Stock of the Week: Berkshire Hathaway

The earnings loss distracts, and we think the stock is undervalued right now.  

Andrew Willis 14 August, 2022 | 4:24PM
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Warren Buffett

Berkshire Hathaway’s (BRK.A / BRK.B) revenue drop in the sector quarter grabbed headlines, but much of that action can be attributed to the broader market and overall investor sentiment. Tech stocks and financials have been hit this year, but the rest of veteran investor Warren Buffett’s portfolio may make the Berkshire stock worth buying right now.

“We continue to believe that the Berkshire stock, owing to its diversification and its lower overall risk profile, offers one of the better risk-adjusted return profiles in the financial-services sector (and remains a generally solid candidate for downside protection during market selloffs),” says sector strategist Greggory Warren.

No Change to Our Fair Value Estimate for Berkshire Stock

“Second-quarter reported revenue, which includes unrealized and realized gains/losses from Berkshire’s investment portfolios, declined 90.4%,” says Warren. However, if you remove the influences that hit the broad index, you get a different story. “Excluding the impact of investment and derivative gains/losses and other adjustments, second-quarter operating revenue increased 10.2% to US$76.2 billion,” explains Warren.

Operating earnings came out swinging at Berkshire. Exclusive of the impact of investment and derivative gains/losses, earnings increased 38.8% year over year to US$9.3 billion during the June quarter. All of the company's segments [which include energy, utility and railroad businesses] posted solid operating earnings growth, Warren says, adding that Buffett even had insurance on insurance: “strong results from Berkshire's reinsurance and primary groups overcame another poor quarter from Geico.”

There was little in the performance last quarter that would have us change our fair value of Berkshire’s portfolio, especially if much of the losses were from the broad market. “We continue to be impressed by Berkshire's ability in most years to generate high-single- to double-digit growth in book value per share, comfortably above our estimate of its cost of capital,” says Warren, “We view Berkshire's decentralized business model, broad business diversification, high cash-generation capabilities, and unmatched balance sheet strength as true differentiators.”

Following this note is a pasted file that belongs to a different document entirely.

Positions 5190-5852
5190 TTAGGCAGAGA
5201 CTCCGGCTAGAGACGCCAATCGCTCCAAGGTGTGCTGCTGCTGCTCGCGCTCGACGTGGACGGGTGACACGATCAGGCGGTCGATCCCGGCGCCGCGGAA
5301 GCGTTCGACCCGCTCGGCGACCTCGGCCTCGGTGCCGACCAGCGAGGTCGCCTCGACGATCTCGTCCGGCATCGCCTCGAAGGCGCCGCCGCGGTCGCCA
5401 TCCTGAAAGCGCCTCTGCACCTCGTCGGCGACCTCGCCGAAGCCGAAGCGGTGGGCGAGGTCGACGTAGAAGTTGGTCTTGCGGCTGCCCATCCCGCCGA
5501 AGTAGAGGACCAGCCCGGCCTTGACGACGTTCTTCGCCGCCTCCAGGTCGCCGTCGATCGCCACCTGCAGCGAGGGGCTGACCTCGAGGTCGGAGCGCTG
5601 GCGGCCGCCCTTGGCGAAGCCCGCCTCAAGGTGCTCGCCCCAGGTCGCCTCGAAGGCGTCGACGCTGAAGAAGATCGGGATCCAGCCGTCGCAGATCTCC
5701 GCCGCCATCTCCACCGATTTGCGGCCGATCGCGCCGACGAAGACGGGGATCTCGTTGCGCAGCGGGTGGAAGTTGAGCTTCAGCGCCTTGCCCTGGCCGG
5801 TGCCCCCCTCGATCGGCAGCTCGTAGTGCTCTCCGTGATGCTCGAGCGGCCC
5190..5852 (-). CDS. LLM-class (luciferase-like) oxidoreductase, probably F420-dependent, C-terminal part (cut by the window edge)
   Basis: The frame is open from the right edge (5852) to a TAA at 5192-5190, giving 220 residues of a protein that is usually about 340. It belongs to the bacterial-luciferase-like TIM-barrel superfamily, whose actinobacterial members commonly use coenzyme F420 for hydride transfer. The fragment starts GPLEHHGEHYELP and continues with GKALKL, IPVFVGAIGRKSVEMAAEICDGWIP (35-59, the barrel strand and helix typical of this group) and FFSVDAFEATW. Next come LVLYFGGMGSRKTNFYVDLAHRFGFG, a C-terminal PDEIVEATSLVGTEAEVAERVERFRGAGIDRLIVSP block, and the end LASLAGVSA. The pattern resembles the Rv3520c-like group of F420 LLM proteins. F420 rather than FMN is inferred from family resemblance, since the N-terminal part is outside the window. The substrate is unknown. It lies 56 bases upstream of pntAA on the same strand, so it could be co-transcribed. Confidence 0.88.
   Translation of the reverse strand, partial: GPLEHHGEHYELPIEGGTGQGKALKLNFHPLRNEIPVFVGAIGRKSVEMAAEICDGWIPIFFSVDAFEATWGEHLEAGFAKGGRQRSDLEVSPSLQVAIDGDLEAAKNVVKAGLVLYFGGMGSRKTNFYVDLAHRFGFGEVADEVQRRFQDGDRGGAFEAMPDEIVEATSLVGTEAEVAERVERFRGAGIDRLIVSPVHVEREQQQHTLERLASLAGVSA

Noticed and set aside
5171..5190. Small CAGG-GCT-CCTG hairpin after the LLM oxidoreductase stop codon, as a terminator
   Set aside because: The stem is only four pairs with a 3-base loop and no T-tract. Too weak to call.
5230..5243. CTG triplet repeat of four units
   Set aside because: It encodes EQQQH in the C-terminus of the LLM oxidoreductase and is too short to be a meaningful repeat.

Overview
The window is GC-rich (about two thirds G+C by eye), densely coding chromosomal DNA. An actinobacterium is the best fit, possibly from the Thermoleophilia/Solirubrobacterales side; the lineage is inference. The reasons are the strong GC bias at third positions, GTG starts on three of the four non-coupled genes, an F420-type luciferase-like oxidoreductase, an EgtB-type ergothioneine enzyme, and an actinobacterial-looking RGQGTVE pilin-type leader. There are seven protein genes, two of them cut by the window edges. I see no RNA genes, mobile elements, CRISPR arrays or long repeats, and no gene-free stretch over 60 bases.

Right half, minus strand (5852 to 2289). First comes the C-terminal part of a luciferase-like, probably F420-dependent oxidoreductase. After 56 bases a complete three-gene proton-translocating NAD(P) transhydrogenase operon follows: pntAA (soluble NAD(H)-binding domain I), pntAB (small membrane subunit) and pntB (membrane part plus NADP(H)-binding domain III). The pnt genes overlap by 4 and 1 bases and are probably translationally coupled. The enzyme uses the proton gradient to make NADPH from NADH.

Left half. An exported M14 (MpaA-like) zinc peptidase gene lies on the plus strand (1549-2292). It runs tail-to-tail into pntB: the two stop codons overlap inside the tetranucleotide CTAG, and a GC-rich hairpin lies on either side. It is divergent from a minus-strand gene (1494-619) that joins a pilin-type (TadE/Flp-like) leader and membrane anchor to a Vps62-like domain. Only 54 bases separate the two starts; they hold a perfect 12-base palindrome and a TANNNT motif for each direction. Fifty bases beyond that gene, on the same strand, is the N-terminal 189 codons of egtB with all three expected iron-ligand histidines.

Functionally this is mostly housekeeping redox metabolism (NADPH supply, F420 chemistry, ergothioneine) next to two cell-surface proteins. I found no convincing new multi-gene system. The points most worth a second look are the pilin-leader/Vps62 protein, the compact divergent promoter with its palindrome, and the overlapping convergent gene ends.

The Company is Still Sitting on a LOT of Cash

One of the market differentiators at Berkshire comes at a cost, however, as massive cash reserves face record inflation. We estimate that after this recent quarter, the company still has about US$70.2 billion in dry powder that could be put to work. “During the second quarter, the company invested (net of sales) US$3.8 billion in equity securities and repurchased just US$1.0 billion of its own common stock. Both of these activities were disappointments to us given the selloff in the equity markets during the period,” says Warren.

For much of the past decade, Berkshire has struggled to find suitable investments to keep its cash balances from earning a meagre return in a historically low-interest-rate environment, says Warren. “Meanwhile, several of its larger investments--such as the Kraft Foods merger with Heinz (2014-15), the Precision Castparts acquisition (2015-16), and taking 10% equity stakes in each of the four major U.S.-based airlines (2016-20)--did not live up to expectations,” he adds.

Look for Outperformance Beyond the Bull Market

While recent changes in book value per share, or Berkshire’s intrinsic value (down 9.1% since March), are concerning, it’s worth keeping in mind that on that metric, the firm beats the S&P 500 TR Index by about 8% annually (CAGR during 1965-2021). “Even though Buffett has more recently discouraged investors from focusing on book value per share growth, we still view it as a valuable gauge for assessing changes in intrinsic value,” adds Warren, “that is, until such time that Berkshire buys back a ton of its own common stock in a relatively short period of time.”



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Securities Mentioned in Article

Security NamePriceChange (%)Morningstar Rating
Berkshire Hathaway Inc Class A615,900.00 USD0.58Rating
Berkshire Hathaway Inc Class B407.41 USD0.38Rating

About Author

Andrew Willis

Andrew Willis  is Senior Editor at He previously produced content for Fidelity Investments and finance events for Euromoney Institutional Investor and has written in the past for Thomson Reuters and CNN. Follow him on Twitter @AndrewWillisCDN.

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